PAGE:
[Date Prev] | [Thread Prev] | [Thread Next] | [Date Next] -- [Date Index] | [Thread Index] | [List Home]

*Subject*: **[OASIS Issue Tracker] Updated: (OFFICE-3764) Public Comment: Cannot resolve parameter type "Criterion", which is used in SUMIF e.g.**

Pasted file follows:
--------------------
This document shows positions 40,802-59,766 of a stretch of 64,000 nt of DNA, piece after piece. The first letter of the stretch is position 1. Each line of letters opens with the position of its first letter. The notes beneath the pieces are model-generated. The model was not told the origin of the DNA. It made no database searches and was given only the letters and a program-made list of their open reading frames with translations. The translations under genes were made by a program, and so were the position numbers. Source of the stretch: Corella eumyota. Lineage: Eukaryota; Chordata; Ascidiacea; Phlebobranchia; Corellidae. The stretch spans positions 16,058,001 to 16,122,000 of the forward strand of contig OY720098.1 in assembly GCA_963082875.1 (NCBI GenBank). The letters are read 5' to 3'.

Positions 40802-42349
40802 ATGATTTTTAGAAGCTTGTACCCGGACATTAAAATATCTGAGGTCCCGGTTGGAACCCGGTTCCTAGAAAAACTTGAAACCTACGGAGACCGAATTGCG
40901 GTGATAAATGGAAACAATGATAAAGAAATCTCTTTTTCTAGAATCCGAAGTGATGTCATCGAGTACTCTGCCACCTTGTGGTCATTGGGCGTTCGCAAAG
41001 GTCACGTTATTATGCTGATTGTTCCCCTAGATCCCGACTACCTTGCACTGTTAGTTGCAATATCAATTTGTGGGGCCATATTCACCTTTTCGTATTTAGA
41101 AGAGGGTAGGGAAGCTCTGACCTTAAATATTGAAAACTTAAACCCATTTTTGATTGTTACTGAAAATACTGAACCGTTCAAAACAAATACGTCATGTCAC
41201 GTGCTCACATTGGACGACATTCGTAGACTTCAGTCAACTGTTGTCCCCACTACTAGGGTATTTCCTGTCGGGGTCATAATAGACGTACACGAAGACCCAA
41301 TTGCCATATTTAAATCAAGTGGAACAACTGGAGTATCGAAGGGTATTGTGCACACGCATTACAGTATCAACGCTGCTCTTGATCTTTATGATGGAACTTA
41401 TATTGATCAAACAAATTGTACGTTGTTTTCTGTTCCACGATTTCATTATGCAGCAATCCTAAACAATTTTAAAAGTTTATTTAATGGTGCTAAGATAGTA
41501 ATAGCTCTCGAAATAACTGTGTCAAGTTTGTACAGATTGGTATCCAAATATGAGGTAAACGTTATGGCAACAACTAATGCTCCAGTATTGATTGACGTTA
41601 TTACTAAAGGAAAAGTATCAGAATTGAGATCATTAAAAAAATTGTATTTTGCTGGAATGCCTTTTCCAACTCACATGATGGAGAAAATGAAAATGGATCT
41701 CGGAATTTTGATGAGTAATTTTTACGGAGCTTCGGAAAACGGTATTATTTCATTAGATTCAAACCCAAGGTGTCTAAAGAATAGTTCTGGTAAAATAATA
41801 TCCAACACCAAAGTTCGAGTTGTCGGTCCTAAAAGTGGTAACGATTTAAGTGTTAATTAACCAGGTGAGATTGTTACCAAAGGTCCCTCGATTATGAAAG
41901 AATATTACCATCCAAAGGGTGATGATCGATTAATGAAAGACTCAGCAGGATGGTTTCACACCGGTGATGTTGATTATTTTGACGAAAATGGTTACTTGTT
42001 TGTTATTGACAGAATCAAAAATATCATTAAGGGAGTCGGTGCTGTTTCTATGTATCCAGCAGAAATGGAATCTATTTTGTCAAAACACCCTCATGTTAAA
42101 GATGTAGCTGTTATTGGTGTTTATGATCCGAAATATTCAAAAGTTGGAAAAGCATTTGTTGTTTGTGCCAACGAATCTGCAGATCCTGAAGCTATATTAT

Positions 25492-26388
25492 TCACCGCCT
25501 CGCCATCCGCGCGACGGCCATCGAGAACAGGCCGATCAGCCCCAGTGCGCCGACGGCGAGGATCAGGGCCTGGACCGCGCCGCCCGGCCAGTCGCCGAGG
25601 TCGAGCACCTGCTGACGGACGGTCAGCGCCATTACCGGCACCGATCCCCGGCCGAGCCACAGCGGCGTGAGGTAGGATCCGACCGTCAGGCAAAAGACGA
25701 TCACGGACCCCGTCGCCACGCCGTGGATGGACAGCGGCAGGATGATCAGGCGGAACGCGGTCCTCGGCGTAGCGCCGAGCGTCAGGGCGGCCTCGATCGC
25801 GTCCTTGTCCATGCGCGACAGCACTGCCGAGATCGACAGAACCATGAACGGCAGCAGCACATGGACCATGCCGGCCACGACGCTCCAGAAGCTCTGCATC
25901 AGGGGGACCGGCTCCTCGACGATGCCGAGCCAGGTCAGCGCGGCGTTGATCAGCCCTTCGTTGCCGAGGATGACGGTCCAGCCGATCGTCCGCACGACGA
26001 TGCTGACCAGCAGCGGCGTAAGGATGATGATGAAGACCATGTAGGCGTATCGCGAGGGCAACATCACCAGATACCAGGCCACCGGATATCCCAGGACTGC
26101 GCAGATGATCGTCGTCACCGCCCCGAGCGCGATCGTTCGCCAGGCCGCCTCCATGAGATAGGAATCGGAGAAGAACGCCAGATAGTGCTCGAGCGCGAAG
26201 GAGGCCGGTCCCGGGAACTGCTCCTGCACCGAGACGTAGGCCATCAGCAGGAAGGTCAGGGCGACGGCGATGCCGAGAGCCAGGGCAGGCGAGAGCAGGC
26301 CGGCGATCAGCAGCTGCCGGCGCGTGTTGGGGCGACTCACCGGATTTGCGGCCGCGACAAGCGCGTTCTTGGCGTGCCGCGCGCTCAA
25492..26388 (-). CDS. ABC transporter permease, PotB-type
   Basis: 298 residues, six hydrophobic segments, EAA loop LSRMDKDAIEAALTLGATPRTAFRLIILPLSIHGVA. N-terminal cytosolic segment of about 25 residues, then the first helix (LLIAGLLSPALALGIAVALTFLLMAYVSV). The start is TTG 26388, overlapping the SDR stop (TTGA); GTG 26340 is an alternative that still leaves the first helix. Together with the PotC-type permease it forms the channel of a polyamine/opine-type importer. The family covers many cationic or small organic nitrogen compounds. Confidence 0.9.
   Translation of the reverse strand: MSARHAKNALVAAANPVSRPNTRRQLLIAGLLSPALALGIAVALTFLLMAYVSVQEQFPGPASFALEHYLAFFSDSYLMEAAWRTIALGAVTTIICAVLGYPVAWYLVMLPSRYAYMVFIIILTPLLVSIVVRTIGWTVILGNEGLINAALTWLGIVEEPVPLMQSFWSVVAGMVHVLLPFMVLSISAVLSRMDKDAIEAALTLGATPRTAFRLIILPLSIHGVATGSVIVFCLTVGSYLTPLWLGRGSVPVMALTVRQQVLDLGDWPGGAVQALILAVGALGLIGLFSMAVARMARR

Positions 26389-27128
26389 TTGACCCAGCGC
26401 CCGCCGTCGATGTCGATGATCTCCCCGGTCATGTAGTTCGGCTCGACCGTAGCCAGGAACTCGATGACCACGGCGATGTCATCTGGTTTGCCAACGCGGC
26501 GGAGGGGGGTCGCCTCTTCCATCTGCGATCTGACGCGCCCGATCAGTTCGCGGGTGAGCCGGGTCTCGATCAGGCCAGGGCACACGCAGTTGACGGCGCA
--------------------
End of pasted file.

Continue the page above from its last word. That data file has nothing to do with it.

*From*:**OASIS Issues Tracker <workgroup_mailer@lists.oasis-open.org>***To*: office@lists.oasis-open.org*Date*: Tue, 9 Oct 2012 05:30:24 -0400 (EDT)